Did Luke plagiarize Greek mythology in writing the Book of Acts?

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In Acts 26:15, it is said that Paul hears the voice of Jesus say: “Saul, Saul, why persecute me? it is hard for thee to kick against the goads[pros kentra laktizein],” with the KJV using the English synonym ‘pricks’. Uta Ranke-Heinemann, in Putting Away Childish Things, page 163-9, claims there is a parallel in the Bacchae, which is approximately five hundred years older than Acts. Here, Dionysus, the persecuted god, says to King Pentheus, his persecutor: “You disregard my words of warning… and kick against the goads [pros kentra laktizein]” (line 794). Luke retains the plural form of the noun ‘kentra’ which, while maintaining the meter in the Bacchae, seems out of place in Acts. Not only are these words surprisingly similar, but Acts says Jesus that Jesus quoted a Greek proverb to Paul while speaking Aramaic (“in the Hebrew language”). Even the situations are similar, with Jesus as the persecuted God in Acts and Dionysus the persecuted god in the Bacchae.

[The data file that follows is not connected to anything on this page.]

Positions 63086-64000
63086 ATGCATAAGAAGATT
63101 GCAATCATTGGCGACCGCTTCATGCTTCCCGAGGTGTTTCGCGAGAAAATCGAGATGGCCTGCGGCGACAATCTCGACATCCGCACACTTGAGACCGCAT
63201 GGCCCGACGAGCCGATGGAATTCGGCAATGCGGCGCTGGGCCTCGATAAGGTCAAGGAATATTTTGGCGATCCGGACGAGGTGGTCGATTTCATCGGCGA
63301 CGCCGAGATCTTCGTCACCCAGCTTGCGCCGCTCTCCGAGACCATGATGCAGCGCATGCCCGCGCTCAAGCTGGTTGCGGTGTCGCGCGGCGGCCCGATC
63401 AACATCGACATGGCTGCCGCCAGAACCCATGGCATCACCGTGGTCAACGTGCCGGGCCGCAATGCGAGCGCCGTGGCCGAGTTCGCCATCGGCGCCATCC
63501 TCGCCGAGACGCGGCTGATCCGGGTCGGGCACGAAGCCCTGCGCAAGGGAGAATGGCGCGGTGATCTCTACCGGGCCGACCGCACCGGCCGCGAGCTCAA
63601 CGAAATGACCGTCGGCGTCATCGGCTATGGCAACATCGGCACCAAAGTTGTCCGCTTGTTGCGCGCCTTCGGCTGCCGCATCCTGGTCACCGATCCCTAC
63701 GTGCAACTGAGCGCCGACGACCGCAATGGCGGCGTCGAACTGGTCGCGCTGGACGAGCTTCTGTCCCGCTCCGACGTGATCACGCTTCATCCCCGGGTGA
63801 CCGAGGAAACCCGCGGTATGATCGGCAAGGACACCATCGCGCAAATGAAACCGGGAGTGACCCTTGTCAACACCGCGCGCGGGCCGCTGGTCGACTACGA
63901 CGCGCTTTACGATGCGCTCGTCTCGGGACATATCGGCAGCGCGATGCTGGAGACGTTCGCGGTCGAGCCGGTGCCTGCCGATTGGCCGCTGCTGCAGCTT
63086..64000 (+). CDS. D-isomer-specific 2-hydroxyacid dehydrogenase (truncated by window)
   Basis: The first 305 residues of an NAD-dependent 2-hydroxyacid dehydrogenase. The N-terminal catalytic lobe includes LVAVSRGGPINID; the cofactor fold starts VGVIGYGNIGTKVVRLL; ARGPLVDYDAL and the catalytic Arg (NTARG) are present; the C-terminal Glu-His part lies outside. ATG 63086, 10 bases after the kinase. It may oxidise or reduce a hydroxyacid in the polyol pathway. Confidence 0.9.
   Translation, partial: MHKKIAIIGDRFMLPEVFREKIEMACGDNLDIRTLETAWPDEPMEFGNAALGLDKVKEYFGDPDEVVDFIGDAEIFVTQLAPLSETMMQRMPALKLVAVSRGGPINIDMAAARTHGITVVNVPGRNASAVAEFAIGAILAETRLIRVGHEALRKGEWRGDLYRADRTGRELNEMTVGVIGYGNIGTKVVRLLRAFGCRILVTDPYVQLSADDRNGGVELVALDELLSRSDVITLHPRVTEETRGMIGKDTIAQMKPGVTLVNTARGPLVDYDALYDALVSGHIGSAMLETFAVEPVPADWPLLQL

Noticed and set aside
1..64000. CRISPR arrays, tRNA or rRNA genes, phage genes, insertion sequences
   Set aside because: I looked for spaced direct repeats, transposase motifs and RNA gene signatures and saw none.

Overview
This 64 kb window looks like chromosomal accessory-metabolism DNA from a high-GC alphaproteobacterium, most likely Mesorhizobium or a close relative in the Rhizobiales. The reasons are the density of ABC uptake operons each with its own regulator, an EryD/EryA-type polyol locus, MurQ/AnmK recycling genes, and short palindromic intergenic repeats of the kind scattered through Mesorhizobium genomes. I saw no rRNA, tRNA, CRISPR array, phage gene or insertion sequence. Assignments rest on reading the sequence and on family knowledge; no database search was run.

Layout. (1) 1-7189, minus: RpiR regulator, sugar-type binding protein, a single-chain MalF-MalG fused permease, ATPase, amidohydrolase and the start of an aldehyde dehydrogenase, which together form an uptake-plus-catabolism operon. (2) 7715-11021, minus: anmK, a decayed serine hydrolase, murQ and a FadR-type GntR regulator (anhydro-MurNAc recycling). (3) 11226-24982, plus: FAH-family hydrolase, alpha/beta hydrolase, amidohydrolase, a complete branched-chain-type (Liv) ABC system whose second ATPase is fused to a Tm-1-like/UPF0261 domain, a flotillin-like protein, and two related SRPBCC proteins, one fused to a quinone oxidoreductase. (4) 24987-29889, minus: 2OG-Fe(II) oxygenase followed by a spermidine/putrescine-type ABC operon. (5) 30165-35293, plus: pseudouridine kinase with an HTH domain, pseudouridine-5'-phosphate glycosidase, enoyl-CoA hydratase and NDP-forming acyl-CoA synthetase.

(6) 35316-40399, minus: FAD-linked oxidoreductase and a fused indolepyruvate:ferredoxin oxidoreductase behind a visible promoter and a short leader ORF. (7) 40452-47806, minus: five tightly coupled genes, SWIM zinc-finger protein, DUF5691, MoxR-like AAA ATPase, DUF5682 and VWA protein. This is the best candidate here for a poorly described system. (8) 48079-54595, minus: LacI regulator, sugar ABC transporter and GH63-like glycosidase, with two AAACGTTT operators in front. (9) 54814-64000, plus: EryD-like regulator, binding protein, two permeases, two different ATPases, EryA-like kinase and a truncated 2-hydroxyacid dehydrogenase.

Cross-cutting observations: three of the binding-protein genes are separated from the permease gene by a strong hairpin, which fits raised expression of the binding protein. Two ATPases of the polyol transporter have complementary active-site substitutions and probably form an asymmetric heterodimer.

If further evidence of inspiration from the Bacchae were needed, we can look at Acts 16:25-26, in which Paul is given the opportunity to escape when there was a great earthquake, so that the foundations of the prison were shaken; and immediately all the doors were opened and their fetters were unfastened. In The Bacchae, Euripides writes of the maenads who were being kept in the city’s prison: “The chains on their legs snapped apart by themselves. Untouched by any human hand, the doors swung wide, opening of their own accord.”

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